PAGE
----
Lifestyle: Living Well

Heart and Soul

Every woman enters SoulCycle for her own reason. Here, two of the cult workout’s most sought-after instructors talk fitness
and beauty.

Go-to workout of A-list celebrities, fashion insiders and fitness enthusiasts alike, SoulCycle is an indoor cycling class that has swept the nation. One part cycling, one part dance (yes, on a bike) and two parts inspirational coaching movement, this is not your mother’s aerobics.

Now, as SoulCycle celebrates its 10th anniversary, Estée Stories sat down with two of the first—and most sought-after—instructors, Laurie Cole and Stacey Griffith. To them (and the near-fanatic community of more than 16,000 riders a day), it’s much more than a workout, it’s about creating an experience—a philosophy that Estée Lauder herself also famously believed. Together with the other 290 instructors nationwide, they help ensure that riders across the country get not only a calorie-burning, sweat-inducing workout, but the famously awesome playlists and life-affirming messages they came into Soul’s candlelit studios for. And even if you can’t get to a studio yourself, these two inspirational women still have plenty of solid life advice to take away.

Instead of looking for obstacles, you look for opportunities.

Why SoulCycle has become such a phenomenon…

Griffith: We are so opposite of gym culture, where there is a lot more competition. We are completely community-driven. We are inclusive. We are all about the riders and the friendships of the riders and cultivating little tribes and squads of people that have common ground and all have similar interests.

Cole: When the lights go down, the candles go up, the music is on, the playing field is completely even. It doesn't matter where you came from, who you are, how much money you have, everybody is in unison. 60 bodies moving in a harmonious way is a very powerful feeling. It allows you to feel good about yourself and start to care about the good of other people. It’s called SoulCycle, so it has to be soulful.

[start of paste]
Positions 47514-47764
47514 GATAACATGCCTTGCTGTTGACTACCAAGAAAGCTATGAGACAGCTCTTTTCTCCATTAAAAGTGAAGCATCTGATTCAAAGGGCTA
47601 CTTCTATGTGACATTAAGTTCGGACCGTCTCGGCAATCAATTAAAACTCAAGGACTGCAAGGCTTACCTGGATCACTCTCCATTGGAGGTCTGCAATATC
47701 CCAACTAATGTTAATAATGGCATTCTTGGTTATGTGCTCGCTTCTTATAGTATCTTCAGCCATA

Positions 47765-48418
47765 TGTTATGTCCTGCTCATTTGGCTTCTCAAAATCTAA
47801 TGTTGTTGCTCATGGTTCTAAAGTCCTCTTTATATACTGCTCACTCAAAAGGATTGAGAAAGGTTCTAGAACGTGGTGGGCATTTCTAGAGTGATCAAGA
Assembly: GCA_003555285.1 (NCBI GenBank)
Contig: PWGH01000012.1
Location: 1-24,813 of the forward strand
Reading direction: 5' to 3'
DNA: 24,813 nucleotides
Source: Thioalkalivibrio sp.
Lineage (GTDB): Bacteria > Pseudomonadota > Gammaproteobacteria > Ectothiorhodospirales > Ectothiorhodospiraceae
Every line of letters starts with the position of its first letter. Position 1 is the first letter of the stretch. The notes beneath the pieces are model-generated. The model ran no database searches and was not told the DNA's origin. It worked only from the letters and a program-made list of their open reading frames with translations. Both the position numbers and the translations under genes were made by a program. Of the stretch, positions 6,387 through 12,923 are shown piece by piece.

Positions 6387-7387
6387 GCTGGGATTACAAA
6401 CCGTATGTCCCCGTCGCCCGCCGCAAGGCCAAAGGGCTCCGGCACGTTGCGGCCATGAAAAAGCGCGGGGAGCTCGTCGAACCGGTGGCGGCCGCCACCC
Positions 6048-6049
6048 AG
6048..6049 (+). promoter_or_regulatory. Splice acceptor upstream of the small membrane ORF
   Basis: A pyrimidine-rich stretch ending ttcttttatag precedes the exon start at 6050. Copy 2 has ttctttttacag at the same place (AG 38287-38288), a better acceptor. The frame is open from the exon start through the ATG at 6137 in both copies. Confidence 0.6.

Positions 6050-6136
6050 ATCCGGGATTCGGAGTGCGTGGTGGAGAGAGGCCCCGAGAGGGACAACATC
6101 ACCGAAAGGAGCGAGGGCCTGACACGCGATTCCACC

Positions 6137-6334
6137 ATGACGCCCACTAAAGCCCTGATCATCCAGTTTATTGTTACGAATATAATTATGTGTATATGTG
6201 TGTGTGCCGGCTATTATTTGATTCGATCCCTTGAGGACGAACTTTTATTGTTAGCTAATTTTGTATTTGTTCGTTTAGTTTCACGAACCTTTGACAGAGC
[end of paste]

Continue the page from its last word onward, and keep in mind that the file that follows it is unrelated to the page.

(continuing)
On the connection between beauty and fitness…

Griffith: It’s all about taking care of the inside of the body as well as the outside. This [she points to her “outside”] is like your coat of armor. I grew up with a mother who took such great care of her skin. We did masks with egg whites, we did avocados, we did cucumbers. She is the one who taught me. Take care of your skin, exfoliate, put lotion on. It doesn’t have to take 20 minutes. My regime is like 5 minutes. Every night, every day.

Cole: I love beauty. I live for beauty. I think it’s important to allow yourself to feel pretty and put together. It takes effort, and effort is good—it’s acknowledging that you’re treating yourself well.

Beauty advice for before and after a workout…

Griffith: There’s something to be said about what comes out of your skin when you sweat—that’s part of detoxifying. So it’s better for your skin to come to class fresh, no makeup on. Then afterward, rinse your face with cold water.

Cole: If you do wear makeup, try not to keep it on too long post-workout. As soon as you’re done, cleanse your face and moisturize. You can even carry makeup wipes.

Favorite thing about teaching…

Griffith: Seeing people light up. Watching a rider maybe start at zero and crank up their energy level to a 10 by the time they leave. Even their posture, just the way their facial expressions change. I’ve seen so many people completely morph into a different version of themselves. That's why I do it.

Cole: What you’re doing in that room is changing your body, but that’s just one part of the puzzle. You’re actually changing your whole relationship to life. You’re facing your fears. Instead of looking for obstacles, you look for opportunities. It’s an honorable thing to do, to change somebody’s life.

Signature motivational words of encouragement…

Griffith: I really have just become a channel for quotes. It's not like I read them and rehearse them and remember to say them. They just...come. I’ve even put several on T-shirts! "Sexy, strong, confident. It's who you are." "If you're going to be hard on yourself, you should feel the hard on yourself." And, "No one remembers normal."

Cole: [All of the instructors] wrote their personal mantras on the wall of our first studio before it was demolished. Mine was “Do it with integrity. Do it with love. Do it to make a difference.” I hope that people walk away truly inspired to be a better version of the person who walked in at the beginning of my class.

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